This week in Cage Match how about a question I am sure that no one is asking – Jack Johnson or Matt Carle? Which isn’t to say this question shouldn’t be asked, it’s just that the two players in question do not have a very high profile. In a shallow league these two are borderline waiver fodder and in a deeper league they might be your fourth or fifth defenseman. Essentially, this decision shouldn’t make or break you – except that it could. The best fantasy managers know that you don’t make your bacon at the top of the draft, you make it at the bottom so being able to piece through the wreckage that is a picked-apart draft board to find that one player that will ultimately be a difference-maker has real value. So I’ll ask it again (this time with feeling), Jack Johnson or Matt Carle?
Both Johnson and Carle will be making waves for their new team whenever we have hockey again. For Johnson it will be about reacquainting himself as he did have a nice late run with the Blue Jackets after he was dealt to Columbus at the trade deadline. Carle, meanwhile, gets to reunite with his new old-team having been a member of the Tampa Bay Lightning ever so briefly during the 2008-09 season. Regardless of their status as new players both Johnson and Carle are veteran defensemen who will be counted on for heavy lifting.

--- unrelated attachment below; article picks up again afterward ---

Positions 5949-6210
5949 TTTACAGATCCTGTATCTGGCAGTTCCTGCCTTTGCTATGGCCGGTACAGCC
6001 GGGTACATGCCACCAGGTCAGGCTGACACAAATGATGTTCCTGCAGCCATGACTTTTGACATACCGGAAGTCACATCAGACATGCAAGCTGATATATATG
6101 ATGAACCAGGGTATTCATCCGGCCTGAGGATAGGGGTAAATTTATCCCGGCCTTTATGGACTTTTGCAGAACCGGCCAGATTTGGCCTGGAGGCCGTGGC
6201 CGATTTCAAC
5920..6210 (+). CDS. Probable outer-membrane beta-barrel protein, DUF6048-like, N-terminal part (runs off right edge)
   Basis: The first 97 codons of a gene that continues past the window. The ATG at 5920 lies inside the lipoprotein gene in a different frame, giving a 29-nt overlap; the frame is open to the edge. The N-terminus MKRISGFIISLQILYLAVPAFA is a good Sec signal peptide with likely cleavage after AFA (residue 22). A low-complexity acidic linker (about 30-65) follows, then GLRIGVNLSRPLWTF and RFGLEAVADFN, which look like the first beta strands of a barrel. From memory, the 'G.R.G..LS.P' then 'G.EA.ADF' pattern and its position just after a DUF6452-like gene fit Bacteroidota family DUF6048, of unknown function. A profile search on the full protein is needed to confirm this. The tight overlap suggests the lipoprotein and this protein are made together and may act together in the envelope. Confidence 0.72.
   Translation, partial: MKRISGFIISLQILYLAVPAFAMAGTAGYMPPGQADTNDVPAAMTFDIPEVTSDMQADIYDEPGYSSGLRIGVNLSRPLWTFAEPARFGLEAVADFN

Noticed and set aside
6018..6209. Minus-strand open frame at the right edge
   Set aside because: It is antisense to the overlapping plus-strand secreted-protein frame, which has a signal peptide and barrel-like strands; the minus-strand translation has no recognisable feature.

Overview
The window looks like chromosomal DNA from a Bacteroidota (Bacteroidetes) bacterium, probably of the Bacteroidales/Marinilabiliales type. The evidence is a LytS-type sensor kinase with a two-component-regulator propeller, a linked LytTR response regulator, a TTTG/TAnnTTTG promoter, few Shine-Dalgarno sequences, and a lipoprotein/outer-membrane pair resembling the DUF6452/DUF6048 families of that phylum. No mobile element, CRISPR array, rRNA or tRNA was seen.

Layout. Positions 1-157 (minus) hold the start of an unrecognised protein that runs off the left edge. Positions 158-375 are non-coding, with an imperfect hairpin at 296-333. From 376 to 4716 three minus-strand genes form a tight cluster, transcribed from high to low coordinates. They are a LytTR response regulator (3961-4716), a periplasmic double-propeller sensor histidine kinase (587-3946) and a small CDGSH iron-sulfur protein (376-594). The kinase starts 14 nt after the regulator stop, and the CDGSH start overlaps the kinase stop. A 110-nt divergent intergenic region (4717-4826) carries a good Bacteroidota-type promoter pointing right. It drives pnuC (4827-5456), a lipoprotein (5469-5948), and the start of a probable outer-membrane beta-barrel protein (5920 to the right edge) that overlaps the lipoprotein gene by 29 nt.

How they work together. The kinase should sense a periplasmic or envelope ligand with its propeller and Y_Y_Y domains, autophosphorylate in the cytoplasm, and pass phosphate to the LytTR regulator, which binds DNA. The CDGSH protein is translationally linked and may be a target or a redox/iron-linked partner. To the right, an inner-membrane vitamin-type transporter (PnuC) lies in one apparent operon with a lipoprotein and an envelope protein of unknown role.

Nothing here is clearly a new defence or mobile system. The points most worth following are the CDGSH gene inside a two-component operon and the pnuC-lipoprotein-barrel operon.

Look no further than Johnson’s minutes upon his arrival in Columbus. Over the final 21 games of the season with the Jackets Johnson averaged 27:10 minutes per game with 4:17 coming on the power play. Granted that power play time was no different than what he was seeing in Los Angeles but had he played the full season in Columbus that 27:10 minutes per game mark would have made him the league leader.
We probably shouldn’t expect Johnson to continue to receive such gaudy minutes in the future but the good news is that the Jackets interim coach during Johnson’s initial stretch with the team, Todd Richards, was officially made head coach this summer so we know he won’t be shorted minutes. The question becomes whether or not Richards and his staff will find ways to get the most out of Johnson. In my opinion that means finding ways to hide him defensively. It’s not that he doesn’t compete hard – I just don’t think he has the hockey sense or feel for positional play to ever be a truly good defensive player.
He will compete hard, play physically, win puck battles and brings a tremendous ability to rush the puck but he is also going to have mental lapses, make poor reads and bad passes. He’ll also gamble physically and can take himself out of the play that way. During his end of year run with the Jackets last season Johnson was most commonly paired with James Wisniewski – a combination that was highly successful.